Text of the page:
Many student athletes expressed relief, knowing their academic scholarships and those of athletes who come after them will not be in jeopardy. Caitlin Williams, a senior soccer player, said she was glad to know that the option of DIII had been ruled out. “As an athlete, I want to see the program that I’m a part of continue to build and become the best it can be. I never thought DIII would enable that.”

Senior track and field athlete Elizabeth Levay echoed Williams’s words. “As a 2012 graduate, the decision not to go DIII doesn’t affect me like it will other students, but I think the overall student body is happy with the decision.”

Evans also said that the vote to stop further DIII consideration “takes pressure off of our current students as to what the future holds for Georgetown athletics and sends a strong message to our coaches from the College leadership about the importance that athletics brings to the academic experience of our campus.”

Senior volleyball player Caitlin Kogge is glad the Board of Trustees is still open to looking into possibility of going DII. “I think that the level of our athletic programs in the NAIA is more comparable to that of DII athletics,” she said.

“Not going DIII is going to allow us to keep bringing in athletes who are ready to compete at that level.” The possibility of going DII means that student athletes will be able to have athletic scholarships.

Other evaluation criteria include travel expenses based on conference affiliation and the need to upgrade current athletic facilities. For example, dues for the NCAA are less than for the NAIA, but the travel expenses in the NCAA increase because the conference encompasses a larger area.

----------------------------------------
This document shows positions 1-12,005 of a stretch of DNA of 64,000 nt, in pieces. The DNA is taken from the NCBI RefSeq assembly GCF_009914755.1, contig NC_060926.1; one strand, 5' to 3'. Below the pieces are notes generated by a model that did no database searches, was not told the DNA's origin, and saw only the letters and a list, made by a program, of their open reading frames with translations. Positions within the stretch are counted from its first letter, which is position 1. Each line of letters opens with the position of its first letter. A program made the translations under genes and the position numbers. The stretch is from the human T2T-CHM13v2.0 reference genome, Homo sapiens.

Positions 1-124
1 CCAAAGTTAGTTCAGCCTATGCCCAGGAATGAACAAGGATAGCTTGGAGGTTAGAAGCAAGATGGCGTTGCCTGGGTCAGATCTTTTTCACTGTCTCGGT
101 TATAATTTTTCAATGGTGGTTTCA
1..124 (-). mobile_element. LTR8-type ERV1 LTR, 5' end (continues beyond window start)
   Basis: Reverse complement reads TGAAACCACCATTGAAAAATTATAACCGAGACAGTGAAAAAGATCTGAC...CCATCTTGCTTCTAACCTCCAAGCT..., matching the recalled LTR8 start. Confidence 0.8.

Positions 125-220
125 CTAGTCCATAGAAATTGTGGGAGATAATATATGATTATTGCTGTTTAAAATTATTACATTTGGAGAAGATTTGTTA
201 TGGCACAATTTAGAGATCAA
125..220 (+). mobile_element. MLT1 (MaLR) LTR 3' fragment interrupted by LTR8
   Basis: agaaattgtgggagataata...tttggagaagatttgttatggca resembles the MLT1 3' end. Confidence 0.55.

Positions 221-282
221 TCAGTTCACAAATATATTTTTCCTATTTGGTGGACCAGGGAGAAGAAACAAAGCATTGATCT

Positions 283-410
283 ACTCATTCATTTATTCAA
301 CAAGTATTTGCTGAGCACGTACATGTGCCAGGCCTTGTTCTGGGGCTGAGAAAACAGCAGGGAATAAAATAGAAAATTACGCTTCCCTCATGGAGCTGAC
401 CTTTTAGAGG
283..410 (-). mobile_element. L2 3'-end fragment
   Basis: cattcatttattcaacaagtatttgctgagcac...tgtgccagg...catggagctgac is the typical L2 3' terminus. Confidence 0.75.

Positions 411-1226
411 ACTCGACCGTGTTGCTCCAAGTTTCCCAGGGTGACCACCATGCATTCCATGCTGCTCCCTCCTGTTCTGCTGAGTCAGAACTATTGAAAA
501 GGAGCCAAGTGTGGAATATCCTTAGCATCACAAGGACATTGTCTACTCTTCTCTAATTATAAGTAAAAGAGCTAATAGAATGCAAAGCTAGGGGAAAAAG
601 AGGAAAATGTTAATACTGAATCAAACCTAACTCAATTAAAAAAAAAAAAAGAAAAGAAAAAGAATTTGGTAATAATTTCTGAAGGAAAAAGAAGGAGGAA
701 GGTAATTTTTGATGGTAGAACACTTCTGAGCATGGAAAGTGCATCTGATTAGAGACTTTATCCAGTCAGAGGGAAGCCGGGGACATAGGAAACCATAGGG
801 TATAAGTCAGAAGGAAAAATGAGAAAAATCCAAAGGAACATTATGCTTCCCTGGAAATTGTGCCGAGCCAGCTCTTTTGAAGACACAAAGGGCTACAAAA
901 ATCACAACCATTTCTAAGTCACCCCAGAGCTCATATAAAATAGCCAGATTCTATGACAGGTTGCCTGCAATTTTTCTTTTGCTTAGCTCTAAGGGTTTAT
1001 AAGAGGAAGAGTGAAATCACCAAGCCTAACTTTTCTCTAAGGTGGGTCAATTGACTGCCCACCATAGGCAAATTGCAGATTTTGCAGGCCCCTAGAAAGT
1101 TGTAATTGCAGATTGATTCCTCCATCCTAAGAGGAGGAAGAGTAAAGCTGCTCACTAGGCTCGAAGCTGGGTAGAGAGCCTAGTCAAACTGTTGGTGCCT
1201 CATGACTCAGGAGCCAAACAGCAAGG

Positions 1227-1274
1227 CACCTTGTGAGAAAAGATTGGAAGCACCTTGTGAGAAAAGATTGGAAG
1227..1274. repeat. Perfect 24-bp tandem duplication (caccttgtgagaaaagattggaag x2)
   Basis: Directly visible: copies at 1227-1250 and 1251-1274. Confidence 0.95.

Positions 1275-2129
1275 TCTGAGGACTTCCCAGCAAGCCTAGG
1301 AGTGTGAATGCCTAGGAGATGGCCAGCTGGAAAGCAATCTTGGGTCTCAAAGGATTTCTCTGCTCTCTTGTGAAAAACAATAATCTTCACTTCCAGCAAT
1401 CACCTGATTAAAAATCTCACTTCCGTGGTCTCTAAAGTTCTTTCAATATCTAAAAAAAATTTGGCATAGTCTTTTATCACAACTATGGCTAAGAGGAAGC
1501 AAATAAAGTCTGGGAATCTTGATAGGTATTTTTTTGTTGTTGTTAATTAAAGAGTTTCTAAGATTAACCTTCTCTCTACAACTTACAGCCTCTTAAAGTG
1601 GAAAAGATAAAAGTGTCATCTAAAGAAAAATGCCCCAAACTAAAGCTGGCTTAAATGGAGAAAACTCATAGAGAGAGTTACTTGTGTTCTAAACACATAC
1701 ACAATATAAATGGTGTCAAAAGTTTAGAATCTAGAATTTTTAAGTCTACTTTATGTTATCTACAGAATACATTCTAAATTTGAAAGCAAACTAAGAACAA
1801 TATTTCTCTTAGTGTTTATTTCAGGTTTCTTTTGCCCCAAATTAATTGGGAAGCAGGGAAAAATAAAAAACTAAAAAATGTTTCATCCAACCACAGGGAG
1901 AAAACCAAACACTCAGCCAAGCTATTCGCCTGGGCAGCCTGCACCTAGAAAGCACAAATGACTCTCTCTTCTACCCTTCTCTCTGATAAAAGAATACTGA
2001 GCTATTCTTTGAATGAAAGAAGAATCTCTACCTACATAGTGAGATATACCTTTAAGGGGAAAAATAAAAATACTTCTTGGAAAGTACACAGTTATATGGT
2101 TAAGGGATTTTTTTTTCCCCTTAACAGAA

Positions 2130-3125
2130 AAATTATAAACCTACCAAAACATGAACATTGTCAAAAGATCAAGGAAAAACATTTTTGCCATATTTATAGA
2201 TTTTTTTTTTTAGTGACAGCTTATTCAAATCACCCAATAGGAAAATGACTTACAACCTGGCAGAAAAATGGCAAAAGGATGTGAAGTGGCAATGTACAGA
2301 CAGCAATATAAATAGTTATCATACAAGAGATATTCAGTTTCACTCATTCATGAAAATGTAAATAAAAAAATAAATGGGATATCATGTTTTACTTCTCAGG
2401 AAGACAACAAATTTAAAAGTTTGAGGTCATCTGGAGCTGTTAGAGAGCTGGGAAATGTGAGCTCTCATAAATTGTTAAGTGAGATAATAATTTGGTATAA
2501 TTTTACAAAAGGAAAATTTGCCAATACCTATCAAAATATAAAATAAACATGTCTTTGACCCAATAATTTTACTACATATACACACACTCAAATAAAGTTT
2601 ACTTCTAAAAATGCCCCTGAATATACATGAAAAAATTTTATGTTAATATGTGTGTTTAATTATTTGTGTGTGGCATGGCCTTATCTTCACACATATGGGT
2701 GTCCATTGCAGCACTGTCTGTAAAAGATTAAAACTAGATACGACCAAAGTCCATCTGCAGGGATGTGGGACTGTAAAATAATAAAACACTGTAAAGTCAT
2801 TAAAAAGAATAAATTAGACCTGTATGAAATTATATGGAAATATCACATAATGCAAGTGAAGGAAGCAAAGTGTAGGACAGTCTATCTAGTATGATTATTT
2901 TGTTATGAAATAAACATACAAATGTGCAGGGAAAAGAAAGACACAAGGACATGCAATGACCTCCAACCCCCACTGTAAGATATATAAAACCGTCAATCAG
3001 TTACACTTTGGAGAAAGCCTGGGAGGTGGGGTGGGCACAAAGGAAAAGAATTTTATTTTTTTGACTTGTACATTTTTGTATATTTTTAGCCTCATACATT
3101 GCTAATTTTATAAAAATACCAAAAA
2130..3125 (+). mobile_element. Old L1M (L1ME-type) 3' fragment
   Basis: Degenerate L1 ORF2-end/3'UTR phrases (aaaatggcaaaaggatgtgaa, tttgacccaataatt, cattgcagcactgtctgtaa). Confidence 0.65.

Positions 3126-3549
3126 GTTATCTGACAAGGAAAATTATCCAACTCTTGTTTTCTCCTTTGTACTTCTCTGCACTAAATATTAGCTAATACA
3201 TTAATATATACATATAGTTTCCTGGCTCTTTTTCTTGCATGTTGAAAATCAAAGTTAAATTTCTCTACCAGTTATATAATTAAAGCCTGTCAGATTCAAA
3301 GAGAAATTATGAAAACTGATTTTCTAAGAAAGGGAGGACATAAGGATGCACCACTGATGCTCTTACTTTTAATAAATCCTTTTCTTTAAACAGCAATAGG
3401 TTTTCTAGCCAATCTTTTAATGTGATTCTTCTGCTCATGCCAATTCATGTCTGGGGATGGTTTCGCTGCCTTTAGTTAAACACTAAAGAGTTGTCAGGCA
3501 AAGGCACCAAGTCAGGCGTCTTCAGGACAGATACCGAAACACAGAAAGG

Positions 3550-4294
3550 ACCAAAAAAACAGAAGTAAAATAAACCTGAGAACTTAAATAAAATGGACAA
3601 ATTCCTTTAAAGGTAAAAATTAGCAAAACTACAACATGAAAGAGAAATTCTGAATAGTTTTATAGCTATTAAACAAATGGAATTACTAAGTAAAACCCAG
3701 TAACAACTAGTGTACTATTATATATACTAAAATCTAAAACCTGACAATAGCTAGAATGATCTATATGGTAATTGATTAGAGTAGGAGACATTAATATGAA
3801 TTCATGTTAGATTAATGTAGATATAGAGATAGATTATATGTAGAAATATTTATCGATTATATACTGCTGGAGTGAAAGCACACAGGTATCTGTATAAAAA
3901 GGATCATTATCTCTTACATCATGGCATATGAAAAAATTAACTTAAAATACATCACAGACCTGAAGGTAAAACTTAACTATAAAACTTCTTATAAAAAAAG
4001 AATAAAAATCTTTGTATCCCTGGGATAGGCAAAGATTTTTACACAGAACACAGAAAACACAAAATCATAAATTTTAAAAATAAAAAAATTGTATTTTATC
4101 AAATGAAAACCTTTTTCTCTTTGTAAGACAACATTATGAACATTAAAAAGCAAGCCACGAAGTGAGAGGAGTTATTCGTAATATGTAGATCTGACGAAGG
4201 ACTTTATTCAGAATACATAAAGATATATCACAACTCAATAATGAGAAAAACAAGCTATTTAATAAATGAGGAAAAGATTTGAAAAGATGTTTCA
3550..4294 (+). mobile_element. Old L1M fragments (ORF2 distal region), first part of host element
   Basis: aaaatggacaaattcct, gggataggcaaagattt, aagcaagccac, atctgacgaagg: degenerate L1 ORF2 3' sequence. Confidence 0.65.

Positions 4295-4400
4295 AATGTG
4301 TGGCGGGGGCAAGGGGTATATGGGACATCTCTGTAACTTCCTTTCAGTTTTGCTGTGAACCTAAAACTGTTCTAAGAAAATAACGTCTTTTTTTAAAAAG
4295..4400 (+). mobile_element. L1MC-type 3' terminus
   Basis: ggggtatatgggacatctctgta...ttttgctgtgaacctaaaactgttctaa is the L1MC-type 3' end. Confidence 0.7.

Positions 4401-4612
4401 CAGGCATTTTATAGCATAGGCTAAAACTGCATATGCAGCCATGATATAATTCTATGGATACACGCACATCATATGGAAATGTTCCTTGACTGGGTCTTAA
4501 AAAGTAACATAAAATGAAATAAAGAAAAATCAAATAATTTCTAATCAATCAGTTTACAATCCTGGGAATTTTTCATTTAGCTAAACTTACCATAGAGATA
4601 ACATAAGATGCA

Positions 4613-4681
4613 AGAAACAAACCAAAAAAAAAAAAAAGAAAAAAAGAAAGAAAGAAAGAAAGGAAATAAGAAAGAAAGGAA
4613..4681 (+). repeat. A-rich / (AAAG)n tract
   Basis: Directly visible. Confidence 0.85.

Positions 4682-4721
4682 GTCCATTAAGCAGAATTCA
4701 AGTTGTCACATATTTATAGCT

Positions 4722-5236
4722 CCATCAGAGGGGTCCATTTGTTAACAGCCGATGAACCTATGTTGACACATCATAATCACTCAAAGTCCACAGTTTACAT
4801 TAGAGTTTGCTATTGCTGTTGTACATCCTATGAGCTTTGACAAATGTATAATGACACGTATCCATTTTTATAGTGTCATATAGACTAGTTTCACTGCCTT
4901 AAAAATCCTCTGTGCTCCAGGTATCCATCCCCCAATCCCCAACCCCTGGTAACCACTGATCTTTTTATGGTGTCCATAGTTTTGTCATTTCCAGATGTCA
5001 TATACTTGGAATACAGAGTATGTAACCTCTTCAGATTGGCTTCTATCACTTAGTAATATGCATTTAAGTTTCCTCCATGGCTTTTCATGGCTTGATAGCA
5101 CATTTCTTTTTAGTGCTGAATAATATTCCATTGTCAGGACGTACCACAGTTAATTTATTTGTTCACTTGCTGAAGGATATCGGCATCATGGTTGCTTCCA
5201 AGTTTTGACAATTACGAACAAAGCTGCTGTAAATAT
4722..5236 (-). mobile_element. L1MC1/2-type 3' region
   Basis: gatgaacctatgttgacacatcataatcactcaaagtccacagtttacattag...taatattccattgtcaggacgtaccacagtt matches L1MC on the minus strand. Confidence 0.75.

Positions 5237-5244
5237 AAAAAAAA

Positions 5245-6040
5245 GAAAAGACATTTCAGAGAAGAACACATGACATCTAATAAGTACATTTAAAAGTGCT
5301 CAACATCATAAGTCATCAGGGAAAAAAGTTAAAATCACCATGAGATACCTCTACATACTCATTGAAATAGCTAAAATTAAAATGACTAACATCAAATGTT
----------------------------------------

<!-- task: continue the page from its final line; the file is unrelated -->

Mrs. Joe to receive honorary degree


After 11 years of hard work at Georgetown College, Joe Anna Boykin will finally receive her degree.

The Board of Trustees, acting on a recommendation from the student body, voted on Oct. 29 to present Boykin with an honor- ary degree.

Known by the GC community as “Mrs. Joe,” Boykin is a familiar, friendly face in the Caf, where she serves up meals as a Sodexo was working in the Caf when she received the news about her degree. When President William Crouch called her over on Oct. 31 to make the announcement, she didn’t know what was happening. “I thought maybe I was in trouble…I was nervous,” she said. Upon receiving the news, Mrs. Joe was, in a word, “flabbergasted.”

Along with Mrs. Joe, the trustees voted to present actress Ashley Judd with an honorary degree for “her dedication to advocacy efforts towards public health, gender equality, and the elimination of human trafficking,” according to an email from Jim Allison, Associate Vice President of College Relations.

President Crouch praised both women, saying, “The Trustees seek to honor individuals who model excep- tional service to the world or to the students of Georgetown College. This year the trustees have done both. “Ms. Judd’s humanitarian efforts have impacted individuals all over the world and Mrs. Joe has put a smile on almost every student’s face!”